British Conservative leader Liz Truss received another heavyweight boost today as Tory MPs began a month of voting to determine the next occupant of 10 Downing Street.

Ms Truss’ trailblazing rival Rishi Sunak has been fighting to catch up with a plan for future tax cuts – and possibly fund the upcoming Women’s World Cup in Britain after England won the European Championship.

Ms Truss attended last night’s final against Germany, the first win by any English football team in a major tournament since 1966, which swept Mr Sunak’s long-term plan to cut taxes from every front page except The Daily Telegraph.

The Conservative Party candidates battled each other in a member’s battle in the south-west city of Exeter today – the second of 12 such events before the winner is announced on September 5.

Mr Sunak, a polished debater, needs to restore momentum after Ms Truss took a strong lead in the polls on a platform of immediate tax cuts to tackle Britain’s worst cost-of-living crisis in generations.

Chancellor of the Exchequer Nadhim Zahavi has joined other luminaries in Boris Johnson’s cabinet in backing the foreign secretary against Mr Sunak, his predecessor at the Treasury.

“Liz understands that the status quo is not an option during a crisis,” Mr Zahavi wrote in the Telegraph, attacking Mr Sunak’s plan to prioritize tackling inflation now before cutting taxes later .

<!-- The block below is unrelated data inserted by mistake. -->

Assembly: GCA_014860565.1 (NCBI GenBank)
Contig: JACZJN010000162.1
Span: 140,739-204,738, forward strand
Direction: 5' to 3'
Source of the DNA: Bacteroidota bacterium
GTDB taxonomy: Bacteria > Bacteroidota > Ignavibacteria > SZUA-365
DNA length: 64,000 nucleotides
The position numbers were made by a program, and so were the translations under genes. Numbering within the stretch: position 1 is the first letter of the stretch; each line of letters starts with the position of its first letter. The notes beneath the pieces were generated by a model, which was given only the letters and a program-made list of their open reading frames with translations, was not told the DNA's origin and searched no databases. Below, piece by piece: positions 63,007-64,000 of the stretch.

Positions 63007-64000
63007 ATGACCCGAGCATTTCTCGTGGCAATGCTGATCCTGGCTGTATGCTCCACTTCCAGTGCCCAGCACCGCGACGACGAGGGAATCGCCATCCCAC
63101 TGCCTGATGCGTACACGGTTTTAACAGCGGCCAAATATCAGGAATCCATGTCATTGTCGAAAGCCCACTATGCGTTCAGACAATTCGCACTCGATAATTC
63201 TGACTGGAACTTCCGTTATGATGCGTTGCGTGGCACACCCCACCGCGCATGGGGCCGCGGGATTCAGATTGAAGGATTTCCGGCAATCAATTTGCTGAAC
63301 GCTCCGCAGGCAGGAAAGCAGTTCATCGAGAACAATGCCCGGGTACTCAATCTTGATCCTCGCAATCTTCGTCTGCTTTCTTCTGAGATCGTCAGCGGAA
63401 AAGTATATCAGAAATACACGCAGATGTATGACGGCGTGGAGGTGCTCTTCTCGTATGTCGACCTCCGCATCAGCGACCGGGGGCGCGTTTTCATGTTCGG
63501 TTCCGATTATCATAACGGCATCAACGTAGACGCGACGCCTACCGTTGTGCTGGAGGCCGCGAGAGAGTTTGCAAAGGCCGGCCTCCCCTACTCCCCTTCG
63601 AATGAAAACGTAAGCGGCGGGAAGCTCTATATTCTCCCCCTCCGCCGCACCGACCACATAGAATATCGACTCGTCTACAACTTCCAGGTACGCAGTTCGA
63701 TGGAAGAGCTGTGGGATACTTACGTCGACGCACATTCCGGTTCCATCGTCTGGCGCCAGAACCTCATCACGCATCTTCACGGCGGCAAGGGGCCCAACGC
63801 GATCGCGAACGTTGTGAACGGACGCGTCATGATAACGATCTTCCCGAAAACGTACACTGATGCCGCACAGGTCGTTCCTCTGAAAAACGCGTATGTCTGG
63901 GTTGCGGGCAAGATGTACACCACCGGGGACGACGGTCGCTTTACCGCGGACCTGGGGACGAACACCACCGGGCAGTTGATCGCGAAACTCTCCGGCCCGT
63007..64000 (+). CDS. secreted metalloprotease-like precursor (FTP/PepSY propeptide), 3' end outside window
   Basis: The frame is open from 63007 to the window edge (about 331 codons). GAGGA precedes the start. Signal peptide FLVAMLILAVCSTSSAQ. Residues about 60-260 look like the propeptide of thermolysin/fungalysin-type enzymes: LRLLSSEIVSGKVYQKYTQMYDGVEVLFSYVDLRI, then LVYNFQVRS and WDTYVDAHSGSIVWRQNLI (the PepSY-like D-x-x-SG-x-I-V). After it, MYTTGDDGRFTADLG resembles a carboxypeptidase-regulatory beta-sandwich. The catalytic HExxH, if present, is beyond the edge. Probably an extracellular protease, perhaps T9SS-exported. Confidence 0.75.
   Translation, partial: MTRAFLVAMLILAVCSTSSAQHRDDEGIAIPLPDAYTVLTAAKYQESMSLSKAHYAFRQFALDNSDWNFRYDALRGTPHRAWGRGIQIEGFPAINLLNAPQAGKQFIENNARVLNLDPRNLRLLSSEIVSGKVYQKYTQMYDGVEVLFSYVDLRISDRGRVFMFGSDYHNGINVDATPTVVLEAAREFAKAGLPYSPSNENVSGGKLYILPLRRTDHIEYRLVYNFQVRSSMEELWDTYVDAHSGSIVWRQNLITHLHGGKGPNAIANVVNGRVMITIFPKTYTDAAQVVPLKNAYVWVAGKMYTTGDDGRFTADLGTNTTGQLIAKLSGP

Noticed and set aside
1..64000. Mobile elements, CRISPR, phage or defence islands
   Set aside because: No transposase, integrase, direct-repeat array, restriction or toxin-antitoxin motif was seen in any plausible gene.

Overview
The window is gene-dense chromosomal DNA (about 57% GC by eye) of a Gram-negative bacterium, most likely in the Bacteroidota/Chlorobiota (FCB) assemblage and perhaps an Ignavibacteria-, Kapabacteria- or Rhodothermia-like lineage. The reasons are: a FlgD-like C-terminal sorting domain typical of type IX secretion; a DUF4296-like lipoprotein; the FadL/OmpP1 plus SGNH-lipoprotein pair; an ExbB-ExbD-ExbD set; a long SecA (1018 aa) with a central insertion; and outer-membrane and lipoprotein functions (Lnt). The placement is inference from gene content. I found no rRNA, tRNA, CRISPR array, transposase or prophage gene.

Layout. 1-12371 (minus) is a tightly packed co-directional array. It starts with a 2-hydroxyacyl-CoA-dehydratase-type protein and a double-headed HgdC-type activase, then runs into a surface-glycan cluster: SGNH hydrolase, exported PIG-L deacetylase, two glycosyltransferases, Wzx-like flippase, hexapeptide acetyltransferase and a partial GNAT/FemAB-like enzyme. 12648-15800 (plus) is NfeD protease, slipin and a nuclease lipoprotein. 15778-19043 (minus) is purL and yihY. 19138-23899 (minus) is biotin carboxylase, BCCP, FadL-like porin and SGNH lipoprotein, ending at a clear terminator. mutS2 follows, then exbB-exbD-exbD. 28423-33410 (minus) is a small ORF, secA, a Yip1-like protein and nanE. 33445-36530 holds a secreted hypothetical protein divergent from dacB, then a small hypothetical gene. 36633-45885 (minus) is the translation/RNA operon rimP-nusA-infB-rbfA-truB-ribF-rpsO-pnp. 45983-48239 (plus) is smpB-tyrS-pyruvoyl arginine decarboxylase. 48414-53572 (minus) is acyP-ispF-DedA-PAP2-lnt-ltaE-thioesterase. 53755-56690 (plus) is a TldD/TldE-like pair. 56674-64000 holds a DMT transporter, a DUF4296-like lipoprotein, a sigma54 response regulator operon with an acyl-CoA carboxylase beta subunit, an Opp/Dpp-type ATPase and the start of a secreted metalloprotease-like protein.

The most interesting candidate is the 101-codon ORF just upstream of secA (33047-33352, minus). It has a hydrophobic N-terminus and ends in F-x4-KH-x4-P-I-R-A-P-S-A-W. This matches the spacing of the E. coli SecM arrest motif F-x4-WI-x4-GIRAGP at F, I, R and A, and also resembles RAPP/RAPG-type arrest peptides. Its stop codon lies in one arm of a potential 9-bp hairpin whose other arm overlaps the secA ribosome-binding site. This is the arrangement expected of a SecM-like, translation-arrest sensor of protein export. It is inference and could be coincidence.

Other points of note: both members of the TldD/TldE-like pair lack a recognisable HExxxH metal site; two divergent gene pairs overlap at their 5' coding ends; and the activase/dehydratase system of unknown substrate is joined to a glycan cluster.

“We need a pro-growth attitude to the economy, not a doomsday attitude, to address cost-of-living issues and issues on the world stage,” the new chancellor said.

Mr Sunak’s resignation from Mr Johnson’s scandal-plagued cabinet helped spark the cabinet exodus that forced the prime minister out of office last month.

As they began receiving their postal and online ballots, a large proportion of the Tories’ estimated 200,000 members, pollsters say, harbored resentment towards Mr Sunak – something shared by Mr Johnson.

The prime minister is not officially taking sides, but has told aides he intends to offer some advice to his successor “whoever she is,” the Sunday Times reported.

Despite support from Mr Zahavi, Defense Secretary Ben Wallace, former Northern Ireland Secretary Brendan Lewis and Tory centrist Tom Tugendhat, Ms Truss warned against complacency.

Heading into the meeting in Exeter, the foreign secretary markedly improved her sometimes robotic public speaking – most infamously in 2014 when she was environment secretary.

Returning to his old turf, the Remainer-turned-Brexit fanatic vowed last weekend to “untie” farmers from European Union rules to improve Britain’s food security.

Ms Truss has also vowed to tackle agricultural labor shortages, caused in part by post-Brexit immigration restrictions that have forced British farmers to leave rotten fruit in their fields and slaughter healthy pigs.

And Ms Truss unveiled an education plan, promising that all pupils with the best grades would automatically be invited to apply to Oxford, Cambridge or other prestigious universities.

Both Ms Truss and Mr Sunak went to Oxford – in her case after attending a state school in the northern city of Leeds, which she says failed too many pupils by failing to push them to excel.

Both contenders have stressed the need for unity once the election is over, aware that the opposition Labor Party is riding high in the polls amid an economic crisis and Mr Johnson’s political upheaval.

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